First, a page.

31. “Joseph” (#15) asks: “Is there any scientific data which demonstrates that a flying bird can “evolve” into a swimming bird?”

    PaulBurrnett:

    Given the large number of species of flying birds which are also swimming birds, and then observing the continuum of “swimming birds that don’t fly well” to “flying birds that don’t swim well,” it’s pretty easy to see that auks are just inside the curve and penguins are just outside it. And then do some fossil hunting and molecular biology and see what the relationships are.

    IOW there isn’t any such evidence. That is all you had to say.

    “IOW is there any data which demonstrates the transformations required are even possible? Is there a way to test the concept?”

    Take a look at the article at http://mbe.oxfordjournals.org/…..t/msj124v1 – “Early Penguin Fossils, plus Mitochondrial Genomes, Calibrate Avian Evolution” which discusses calibrating the clocks of paleontology and mitochondrial DNA to arrive at a lower estimate of 61-62 million years ago for the divergence between penguins and other birds.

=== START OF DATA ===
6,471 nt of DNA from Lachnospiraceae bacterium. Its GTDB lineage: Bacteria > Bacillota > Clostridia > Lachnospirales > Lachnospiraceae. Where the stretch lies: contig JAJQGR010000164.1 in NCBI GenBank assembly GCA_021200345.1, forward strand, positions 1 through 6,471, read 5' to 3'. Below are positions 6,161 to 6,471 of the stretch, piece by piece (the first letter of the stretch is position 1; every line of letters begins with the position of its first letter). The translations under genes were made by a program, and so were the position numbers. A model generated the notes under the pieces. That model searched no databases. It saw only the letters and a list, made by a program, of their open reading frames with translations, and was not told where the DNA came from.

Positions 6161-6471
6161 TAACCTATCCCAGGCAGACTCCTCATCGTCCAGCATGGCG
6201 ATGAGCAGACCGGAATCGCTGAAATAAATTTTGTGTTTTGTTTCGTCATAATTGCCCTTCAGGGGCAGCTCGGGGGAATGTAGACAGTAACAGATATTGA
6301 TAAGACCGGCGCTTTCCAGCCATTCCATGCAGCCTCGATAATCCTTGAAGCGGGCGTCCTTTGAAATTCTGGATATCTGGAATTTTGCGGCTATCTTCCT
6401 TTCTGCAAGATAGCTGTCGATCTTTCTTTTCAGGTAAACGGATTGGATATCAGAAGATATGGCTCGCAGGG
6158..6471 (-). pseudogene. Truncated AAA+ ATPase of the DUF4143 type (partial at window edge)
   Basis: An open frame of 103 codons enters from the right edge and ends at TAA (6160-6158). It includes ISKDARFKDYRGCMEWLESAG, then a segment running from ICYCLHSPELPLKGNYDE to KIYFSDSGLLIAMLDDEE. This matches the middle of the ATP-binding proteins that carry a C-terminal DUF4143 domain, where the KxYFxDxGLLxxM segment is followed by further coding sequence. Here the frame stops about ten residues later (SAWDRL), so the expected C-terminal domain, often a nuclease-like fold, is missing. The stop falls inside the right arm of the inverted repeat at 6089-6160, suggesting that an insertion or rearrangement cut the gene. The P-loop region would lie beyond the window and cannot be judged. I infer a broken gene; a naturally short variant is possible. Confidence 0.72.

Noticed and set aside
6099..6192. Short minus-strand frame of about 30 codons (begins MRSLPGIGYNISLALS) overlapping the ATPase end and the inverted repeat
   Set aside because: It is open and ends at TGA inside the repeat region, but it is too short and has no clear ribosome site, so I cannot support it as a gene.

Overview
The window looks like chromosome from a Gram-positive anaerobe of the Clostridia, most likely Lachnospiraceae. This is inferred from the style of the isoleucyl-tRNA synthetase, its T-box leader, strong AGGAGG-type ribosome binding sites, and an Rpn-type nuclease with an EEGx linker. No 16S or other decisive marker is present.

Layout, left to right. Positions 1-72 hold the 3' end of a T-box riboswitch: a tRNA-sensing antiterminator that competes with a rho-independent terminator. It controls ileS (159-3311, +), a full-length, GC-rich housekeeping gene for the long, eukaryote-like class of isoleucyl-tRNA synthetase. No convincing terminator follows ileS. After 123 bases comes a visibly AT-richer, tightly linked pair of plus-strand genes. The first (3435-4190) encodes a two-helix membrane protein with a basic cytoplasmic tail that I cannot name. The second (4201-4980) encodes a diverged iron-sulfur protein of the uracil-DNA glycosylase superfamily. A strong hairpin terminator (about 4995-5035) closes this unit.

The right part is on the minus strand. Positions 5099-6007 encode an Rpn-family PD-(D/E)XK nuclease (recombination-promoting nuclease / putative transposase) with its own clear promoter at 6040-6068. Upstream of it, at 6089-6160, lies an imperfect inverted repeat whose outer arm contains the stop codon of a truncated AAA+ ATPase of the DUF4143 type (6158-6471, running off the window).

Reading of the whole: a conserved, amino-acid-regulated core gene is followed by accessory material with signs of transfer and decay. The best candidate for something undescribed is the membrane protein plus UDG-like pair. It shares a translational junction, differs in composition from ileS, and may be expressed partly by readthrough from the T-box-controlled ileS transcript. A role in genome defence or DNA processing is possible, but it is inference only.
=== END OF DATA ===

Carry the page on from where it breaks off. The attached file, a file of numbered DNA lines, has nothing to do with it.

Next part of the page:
Unfortunately there isn’t anything in that article which demonstrates that a flying bird can “evolve” into a penguin.

  32. Heinrich:

    To repeat what I asked – once you’ve posited design, doesn’t it make sense to ask about the mechanism of design, or the implementation of the design? If it doesn’t make sense, why not?

    Yes it makes sense to ask such questions.

    However the ONLY possible way to answer, in the absence of direct observation or designer input, that is by studying the design in question.

  33. To repeat what I asked – once you’ve posited design, doesn’t it make sense to ask about the mechanism of design, or the implementation of the design? If it doesn’t make sense, why not?